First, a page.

What is lead poisoning?

Learn about lead poisoning and its impacts.

What is lead (Pb) and where is it found?

Lead is a heavy metal with a bluish-grey color. It has a low melting point, is easily molded and shaped, and can be combined with other metals to form alloys. For these reasons, lead has been used by humans for millennia and is widespread today in products as diverse as batteries, paints, pottery, spices, some traditional medicines, and building materials. While it is useful in many ways, if people, especially children, are exposed to too much lead it can make them sick.

Lead can pollute the soil, water, air, even clothing. If this happens, children can come into contact with it and become ill. 

Why is it bad for children? 

Lead, a highly poisonous element, affects almost every organ in a child’s body. Low levels of lead in the environment can have severe effects on children, even if they don’t appear sick. At low levels lead can have bad effects on the brain such as decreased intelligence, behavioral problems, and problems concentrating. It can also slow the growth and development of the child. At higher levels, lead can have bad effects on the stomach, the kidneys, and the liver. 

Lead is more dangerous to children than for adults, because they have smaller bodies and exposure results in proportionally greater impact, children tend to ingest more dirt because of their outdoor playing habits, and because their neurological development is still in progress. 

If you’re pregnant, will lead exposure affect your baby?

Exposure to lead before and during pregnancy can be extremely harmful. Lead stored in an expectant mother’s bones from her earliest exposures can be released during pregnancy. This increases blood lead levels and poses risks to both the mother and unborn children. It has been shown to cause bleeding, miscarriage, still birth, premature birth and low birth weight, as well as minor malformations, Lead exposure during pregnancy could affect the baby’s growth as well as their future ability to hear, see and learn.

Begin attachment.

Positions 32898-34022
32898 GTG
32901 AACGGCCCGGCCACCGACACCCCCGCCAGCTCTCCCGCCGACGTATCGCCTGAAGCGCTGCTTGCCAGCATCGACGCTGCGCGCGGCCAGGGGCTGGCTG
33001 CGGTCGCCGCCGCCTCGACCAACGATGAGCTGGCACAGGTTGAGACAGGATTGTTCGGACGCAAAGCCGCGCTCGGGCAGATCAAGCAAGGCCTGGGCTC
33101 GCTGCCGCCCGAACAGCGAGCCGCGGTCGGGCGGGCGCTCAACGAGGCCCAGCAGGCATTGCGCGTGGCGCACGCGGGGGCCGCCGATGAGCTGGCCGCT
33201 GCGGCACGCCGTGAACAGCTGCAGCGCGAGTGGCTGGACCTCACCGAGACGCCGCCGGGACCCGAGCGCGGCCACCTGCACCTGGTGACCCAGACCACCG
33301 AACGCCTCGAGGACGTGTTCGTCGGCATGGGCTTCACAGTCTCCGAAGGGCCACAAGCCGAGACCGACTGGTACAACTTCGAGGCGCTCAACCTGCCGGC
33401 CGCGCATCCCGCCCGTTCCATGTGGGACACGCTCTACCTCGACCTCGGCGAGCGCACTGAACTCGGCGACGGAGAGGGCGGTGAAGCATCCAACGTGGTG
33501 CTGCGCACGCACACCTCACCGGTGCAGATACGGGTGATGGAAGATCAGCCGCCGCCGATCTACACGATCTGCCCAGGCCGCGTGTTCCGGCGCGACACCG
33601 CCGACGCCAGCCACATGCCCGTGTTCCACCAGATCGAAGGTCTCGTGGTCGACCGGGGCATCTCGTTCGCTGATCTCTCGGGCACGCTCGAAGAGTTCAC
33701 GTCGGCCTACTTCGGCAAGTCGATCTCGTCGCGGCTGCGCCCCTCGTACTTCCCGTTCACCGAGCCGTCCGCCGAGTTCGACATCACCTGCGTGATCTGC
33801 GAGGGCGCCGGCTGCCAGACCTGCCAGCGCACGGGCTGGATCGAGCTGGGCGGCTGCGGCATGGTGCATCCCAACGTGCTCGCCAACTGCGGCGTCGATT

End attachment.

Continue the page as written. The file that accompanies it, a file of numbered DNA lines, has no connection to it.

What are the symptoms of lead poisoning?

There are typically no symptoms at all and no physical signs that are apparent to a clinician. At moderate to high levels of exposure, there may be a variety of non-specific symptoms, such as headaches, abdominal pain, dullness, loss of memory, poor attention, loss of appetite or constipation. The impacts of lead poisoning on neurological processes and the central nervous system may result in indications of clumsiness, agitation or decreased activity and drowsiness, which can proceed to vomiting, stupor and convulsions in more severe cases.

How do you get exposed to lead?

  • Ingestion of contaminated soil
    • Eating without washing after handling lead contaminated soils
    • Children eating soil
    • Chewing or biting fingernails, licking hands, etc. 
    • Breathing in dust, then coughing and swallowing it. 
  • Inhalation
    • Fine particles from lead-contaminated soils or dust are carried into homes contaminating clothing, surfaces, bedding, cooking utensils and stored foods.
  • Eating food contaminated with lead
    • Lead dust may find its way onto roots and vegetables in the garden.
    • Spices such as turmeric and saffron can be contaminated with lead.
    • Cooking with or eating from aluminum cookware or pottery that is contaminated with lead. 
  • Drinking water
    • Drinking water that has been contaminated with lead from pipes or dust. 
  • Workers clothing
    • People who work in lead-contaminated areas can bring lead home with them on their uniforms, shoes, body, etc. 

How can you reduce your exposure to lead?

Treatment options for lead poisoning are limited; therefore it’s best to prevent exposure to lead. There are a handful of activities that parents and caregivers can do to prevent lead poisoning before it has a chance to occur.